Simone Leenders is a Managing Partner and Workplace Consultant at WorkWire, where she works on workplace strategy, concepting and design. Her background is in interior design and environmental psychology. Simone spoke at our first event in June 2018 on how to stimulate alternative ways of working using workplace nudging.
Tell me about your work: how does behavioural science fit in it?
I am an interior designer and consultant who develops concepts at the “intersection” where organization meets workplace. At the beginning of my career, 15 years ago, these concepts originally focused on what the organization should be able to do and how the employer could facilitate this. This is mainly because the projects are often started by real estate, housing or facility management. And that in turn stems from the fact that these organizational units often have to adapt quickly to external development. You can see this clearly reflected in technological development and the effect this has on being able to work everywhere, which means that a different type of office is needed to support this.
In my 15 years I have experienced many projects that brilliantly facilitated new ways of working but also stopped at this point. So the focus was on facilitating people in their ability to work, not on whether or not they actually wanted to work in that certain way. In practice, I saw that people do not always make optimum use of the facilities offered, which could lead to the project’s objective not being achieved.
This was the point for me to introduce behavioral science into my concepts. I see it as a essential addition to the way I develop concepts. It makes them more holistic because of its about the ability and motivation to work a certain way. I believe you need both of these to achieve good results.
How did you first become interested in behavioural science?
That interest started during my education as an interior designer. I only saw an office design as complete if the people who worked in it were optimally supported and intrinsically motivated to make full use of it. When my former partner Esther and I founded WorkWire in 2014, this was also one of the principles within all our projects. How does the working environment contribute to the strategic organizational objectives? Both through the design, in the facilities and in the behaviour of people working within this environment.
How do you apply behavioural science insights in your personal life?
By knowing where and how our behaviour can be driven, I find it very interesting to have long and profound conversations with family and friends about the choices they make in their lives. Having knowledge in how our brain works and what preferences we have elevates these conversations to a whole new level and inspires me.
What accomplishment are you proudest of, as an applied behavioural scientist?
In the development of workplace nudging, an application of nudging within the physical working environment, my team at WorkWire spent a lot of time making the methodology accessible. How can you ensure that the steps in the method are easy to follow. And are we able to turn a frown into a smile by giving people ownership and ‘positive change’ energy?
I am proud of having succeeded to help multiple customers achieve the desired change in a fun and easy way. And also of inspiring multiple companies in the field of housing and facility management by telling them about Workplace Nudging. A lot of them are applying nudging in their projects now.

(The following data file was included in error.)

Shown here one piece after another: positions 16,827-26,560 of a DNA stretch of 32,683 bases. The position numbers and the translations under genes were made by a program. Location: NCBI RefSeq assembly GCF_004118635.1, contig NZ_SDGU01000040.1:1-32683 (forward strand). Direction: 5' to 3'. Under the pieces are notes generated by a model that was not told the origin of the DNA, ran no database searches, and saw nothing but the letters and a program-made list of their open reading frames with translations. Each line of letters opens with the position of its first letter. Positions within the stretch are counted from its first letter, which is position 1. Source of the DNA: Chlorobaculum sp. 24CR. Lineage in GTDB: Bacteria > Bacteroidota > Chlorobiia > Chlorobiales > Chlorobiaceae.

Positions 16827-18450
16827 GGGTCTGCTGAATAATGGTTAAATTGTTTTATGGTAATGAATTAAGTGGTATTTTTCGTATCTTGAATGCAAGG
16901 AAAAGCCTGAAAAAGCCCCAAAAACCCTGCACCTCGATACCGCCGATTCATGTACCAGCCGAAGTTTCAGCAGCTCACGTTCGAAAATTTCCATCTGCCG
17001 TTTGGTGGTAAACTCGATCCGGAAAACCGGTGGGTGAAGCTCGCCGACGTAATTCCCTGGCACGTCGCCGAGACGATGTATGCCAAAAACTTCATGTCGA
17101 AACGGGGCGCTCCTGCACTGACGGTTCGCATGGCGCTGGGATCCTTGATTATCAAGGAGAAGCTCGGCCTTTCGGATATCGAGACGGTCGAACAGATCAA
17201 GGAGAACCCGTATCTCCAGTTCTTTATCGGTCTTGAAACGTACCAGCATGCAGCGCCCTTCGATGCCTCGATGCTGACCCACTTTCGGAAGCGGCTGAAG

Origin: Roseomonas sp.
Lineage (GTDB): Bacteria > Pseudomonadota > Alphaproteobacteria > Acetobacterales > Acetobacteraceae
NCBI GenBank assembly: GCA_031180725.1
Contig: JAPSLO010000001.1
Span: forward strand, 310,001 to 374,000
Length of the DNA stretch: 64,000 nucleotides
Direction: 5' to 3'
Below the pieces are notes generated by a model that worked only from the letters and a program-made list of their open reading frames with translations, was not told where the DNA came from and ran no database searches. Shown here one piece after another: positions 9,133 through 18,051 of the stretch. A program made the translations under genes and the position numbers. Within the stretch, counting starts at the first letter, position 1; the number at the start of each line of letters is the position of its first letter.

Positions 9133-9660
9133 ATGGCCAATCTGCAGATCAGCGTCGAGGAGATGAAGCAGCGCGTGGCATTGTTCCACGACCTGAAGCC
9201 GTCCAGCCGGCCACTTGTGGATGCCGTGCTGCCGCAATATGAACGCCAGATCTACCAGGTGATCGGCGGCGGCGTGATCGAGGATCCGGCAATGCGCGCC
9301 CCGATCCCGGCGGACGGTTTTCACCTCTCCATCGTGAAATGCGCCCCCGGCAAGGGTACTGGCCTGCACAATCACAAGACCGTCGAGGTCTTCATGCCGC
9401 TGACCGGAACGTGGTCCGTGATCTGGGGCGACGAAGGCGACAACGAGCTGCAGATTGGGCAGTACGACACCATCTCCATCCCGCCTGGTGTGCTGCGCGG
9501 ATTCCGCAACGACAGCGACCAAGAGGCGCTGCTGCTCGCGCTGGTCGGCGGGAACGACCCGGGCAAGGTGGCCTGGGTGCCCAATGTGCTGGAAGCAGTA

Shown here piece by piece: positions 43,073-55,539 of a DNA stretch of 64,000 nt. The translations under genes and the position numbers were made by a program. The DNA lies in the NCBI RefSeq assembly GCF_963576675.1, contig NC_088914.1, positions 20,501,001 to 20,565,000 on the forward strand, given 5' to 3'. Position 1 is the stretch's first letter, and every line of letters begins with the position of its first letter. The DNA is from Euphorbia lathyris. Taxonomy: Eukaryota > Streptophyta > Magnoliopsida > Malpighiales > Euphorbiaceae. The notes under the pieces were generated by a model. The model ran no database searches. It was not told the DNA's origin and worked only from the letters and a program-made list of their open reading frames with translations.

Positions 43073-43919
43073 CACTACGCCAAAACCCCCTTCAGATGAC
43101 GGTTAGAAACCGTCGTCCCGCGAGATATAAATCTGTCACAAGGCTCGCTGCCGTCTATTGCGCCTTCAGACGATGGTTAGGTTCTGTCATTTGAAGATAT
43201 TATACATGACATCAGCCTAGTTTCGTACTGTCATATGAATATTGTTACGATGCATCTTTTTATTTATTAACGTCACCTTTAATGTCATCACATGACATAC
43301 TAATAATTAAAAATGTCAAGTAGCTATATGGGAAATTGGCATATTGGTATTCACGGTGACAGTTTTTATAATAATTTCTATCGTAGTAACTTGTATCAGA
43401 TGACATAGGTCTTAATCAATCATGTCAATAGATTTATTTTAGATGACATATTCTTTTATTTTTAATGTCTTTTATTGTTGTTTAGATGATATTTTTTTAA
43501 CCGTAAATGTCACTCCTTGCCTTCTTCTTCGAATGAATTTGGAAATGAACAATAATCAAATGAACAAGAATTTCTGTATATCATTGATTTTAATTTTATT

What theory/theories have you found to be most useful in practice?
The behavioural model of BJ Fogg.
What advice would you give to people who might be interested in a career in your field?
Being a consultant at a strategic level, often with a great deal of responsibility depending on your advice, means that you have to be able to relate to the client and his interests properly. What drives them? What inspires them? But also what keeps them awake at night? So I would say the ability to put yourself in the position of your client is key for being a successful consultant. In addition, in my years as a consultant I have always chosen to show my personality clearly. I never pretended to be someone else. I believe there are many good consultants who can give the same advice in a certain situation, mostly based on ratio and ‘common consultant knowledge’. The only difference is the personality with which you do that. So being yourself is the only way to stand out from the crowd and truly connect with your clients. And it makes you approachable and relatable.
In what areas do you think behavioural science has had the biggest impact so far?
Marketing and sales! How do large companies and brands connect people to their brand to be so successful? I think by engaging their future clients and clients in their values and believes. And how do most of them reach this engagement? By taking into account how our brain works, how we make choices, what we are sensitive to etc.
And do you see any challenges to the wider adoption of behavioural science in your field?
I rather see behavioural science as an enrichment of the field of workplace consultancy than a challenge. It is up to the people in our industry to make the subject seizable and to show how behavioural science contributes to our work.
How do you think the field/profession will develop in the next 5-10 years?
More hope than an expectation; I hope that behavioural science is increasingly becoming an enrichment for other disciplines. Given the attention for the human dimension seems to be returning more and more, and I think that is a positive development.
You can find out more about Simone and get in touch with her on LinkedIn.